The Outrage Machine presents some challenges for us all, however. I’m ashamed to admit how rarely I truly research a breaking story before I share it. I try to do better, I really do. But often, in that moment of outrage when you first read something, the impulse to call for re-enforcements burns with intensity. The thing is, some of those stories end up being untrue. Most of them turn out to be more complicated than they appeared at first. Every so often, someone gets hurt who absolutely does not deserve to. Sarah Palin didn’t really cut funding for special education in her state by sixty-two percent in 2008, no matter how much we wanted to believe she did; the money was simply recorded in a different part of the budget after 2007. But the Outrage Machine said she did it, and I promise you there are people, a lot of them, who are still convinced it happened.

Of greater complexity is the Outrage Machine’s inability to reproduce nuance, and most of all to recognize growth. When someone writes something insensitive, the Outrage Machine serves up blood, not opportunity. It’s a punishment engine, not a learning tool. If you called someone a retard on a tv sports program, the Outrage Machine isn’t going to follow you as you try to make amends. It won’t care if you try to to change your ways or volunteer for Special Olympics now. It buried you, and that was enough.

I sometimes shy away from the Outrage Machine for just those reasons, but I always come back. In the end, there are stories out there that need to be told. There are examples of cruelty and injustice and the little guy getting stepped on that deserve light. Those cockroaches aren’t going to scatter if it stays dark, after all. And for all too many families, that darkness has dominated their worlds. There remain more people and more schools and companies and government entities out there that would prefer that your kid and my kid simply stand in the shadows, because those resources are scarce, and someone else with a louder voice and a more powerful lobby is grabbing at those same things. For years, for decades even, there wasn’t much we could do to chase away that dark. Imagine Clint Eastwood trying to weasel out of ADA compliance and weaken the law if his little hotel had a Facebook page at the time. Imagine how half the awful things that have been visited upon the disability community over the past century might have gone down if the Outrage Machine had been digital all this time. Imagine how many of those who were lost to us, either in death or simply falling through the cracks, might still be here, alive and vibrant and fully realized.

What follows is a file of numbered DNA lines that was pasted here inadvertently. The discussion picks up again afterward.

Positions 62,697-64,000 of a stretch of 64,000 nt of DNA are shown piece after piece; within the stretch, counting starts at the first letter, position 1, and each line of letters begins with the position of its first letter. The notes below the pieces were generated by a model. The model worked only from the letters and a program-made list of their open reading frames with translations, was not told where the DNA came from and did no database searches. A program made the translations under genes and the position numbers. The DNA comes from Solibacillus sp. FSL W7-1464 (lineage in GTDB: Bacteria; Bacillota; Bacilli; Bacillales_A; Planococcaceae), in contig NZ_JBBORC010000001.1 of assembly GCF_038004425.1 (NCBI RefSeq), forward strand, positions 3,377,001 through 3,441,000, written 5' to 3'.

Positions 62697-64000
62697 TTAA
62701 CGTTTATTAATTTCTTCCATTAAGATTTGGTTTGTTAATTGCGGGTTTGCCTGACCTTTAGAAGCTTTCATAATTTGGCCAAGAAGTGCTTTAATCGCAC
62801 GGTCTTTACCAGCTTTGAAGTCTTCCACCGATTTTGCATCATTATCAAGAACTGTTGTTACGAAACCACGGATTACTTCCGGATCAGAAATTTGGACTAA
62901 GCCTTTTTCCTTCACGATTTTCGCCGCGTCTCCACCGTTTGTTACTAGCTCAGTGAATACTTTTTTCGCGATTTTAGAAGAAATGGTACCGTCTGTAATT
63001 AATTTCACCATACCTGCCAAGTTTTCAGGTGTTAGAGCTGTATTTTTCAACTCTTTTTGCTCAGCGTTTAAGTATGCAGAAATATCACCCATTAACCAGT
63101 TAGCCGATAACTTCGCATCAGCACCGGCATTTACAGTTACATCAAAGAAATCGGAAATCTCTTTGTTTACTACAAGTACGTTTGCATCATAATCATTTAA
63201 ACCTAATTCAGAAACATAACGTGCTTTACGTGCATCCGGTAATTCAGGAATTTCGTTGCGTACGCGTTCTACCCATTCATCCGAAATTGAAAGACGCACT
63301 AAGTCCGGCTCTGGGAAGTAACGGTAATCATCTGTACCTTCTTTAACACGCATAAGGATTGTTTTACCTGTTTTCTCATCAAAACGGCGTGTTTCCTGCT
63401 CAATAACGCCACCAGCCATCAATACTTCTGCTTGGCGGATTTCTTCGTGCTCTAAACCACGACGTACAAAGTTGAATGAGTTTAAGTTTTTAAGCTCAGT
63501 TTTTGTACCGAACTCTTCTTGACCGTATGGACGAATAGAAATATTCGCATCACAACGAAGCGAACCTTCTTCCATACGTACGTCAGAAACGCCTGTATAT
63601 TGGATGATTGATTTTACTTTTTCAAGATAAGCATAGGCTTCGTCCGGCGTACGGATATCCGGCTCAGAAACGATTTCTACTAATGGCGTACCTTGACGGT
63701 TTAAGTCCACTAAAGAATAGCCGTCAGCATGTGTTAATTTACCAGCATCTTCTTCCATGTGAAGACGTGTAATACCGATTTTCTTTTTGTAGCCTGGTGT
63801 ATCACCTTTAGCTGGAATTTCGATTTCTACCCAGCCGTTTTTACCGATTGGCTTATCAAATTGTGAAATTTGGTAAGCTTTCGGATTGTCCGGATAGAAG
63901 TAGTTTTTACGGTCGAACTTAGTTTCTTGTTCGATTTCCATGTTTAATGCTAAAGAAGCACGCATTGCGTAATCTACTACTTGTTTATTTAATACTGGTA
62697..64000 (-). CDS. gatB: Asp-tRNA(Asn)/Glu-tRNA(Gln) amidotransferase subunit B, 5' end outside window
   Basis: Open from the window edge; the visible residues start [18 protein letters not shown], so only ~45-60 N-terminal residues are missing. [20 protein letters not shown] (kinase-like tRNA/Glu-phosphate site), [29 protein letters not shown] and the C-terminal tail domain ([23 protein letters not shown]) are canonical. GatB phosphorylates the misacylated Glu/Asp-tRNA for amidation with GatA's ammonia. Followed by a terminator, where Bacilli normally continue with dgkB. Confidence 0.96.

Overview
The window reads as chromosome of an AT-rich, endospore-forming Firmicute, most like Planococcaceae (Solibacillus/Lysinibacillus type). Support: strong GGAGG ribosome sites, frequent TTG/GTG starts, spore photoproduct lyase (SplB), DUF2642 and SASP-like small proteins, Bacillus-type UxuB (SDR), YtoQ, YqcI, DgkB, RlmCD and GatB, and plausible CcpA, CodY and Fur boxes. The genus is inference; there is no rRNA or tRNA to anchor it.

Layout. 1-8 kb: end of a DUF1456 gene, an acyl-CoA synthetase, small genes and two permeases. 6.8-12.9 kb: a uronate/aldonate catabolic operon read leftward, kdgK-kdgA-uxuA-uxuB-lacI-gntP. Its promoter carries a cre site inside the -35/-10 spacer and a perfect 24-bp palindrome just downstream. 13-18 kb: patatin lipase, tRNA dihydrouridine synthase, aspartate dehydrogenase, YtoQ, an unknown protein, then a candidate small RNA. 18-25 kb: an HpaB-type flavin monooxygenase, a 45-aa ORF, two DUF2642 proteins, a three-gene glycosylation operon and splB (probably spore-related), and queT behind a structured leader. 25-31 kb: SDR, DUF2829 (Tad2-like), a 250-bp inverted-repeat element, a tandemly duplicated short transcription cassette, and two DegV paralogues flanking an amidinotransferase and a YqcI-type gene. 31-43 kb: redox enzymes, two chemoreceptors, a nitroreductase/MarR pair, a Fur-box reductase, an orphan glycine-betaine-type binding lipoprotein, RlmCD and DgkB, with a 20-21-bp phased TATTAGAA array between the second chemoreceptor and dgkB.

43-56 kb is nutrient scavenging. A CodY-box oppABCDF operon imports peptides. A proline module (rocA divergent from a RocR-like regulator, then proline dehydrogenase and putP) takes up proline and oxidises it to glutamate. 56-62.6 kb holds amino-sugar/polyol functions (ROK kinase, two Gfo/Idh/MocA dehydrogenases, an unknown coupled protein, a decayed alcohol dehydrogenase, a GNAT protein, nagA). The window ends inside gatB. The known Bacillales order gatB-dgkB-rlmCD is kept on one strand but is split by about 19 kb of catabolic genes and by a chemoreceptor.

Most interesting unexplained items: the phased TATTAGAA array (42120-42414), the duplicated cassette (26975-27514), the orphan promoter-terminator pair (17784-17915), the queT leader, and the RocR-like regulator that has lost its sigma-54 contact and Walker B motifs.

So I hesitate to fire up the Outrage Machine sometimes, but in the end, I take its controls and I am encouraged when others do the same. I am thrilled when a bad policy decision is reversed because of it, or when a community rallies behind a citizen or a family who was invisible to them the day before. The Outrage Machine produces a lot of noise and some smoke, but on a good day, it generates just the right amount of light, too.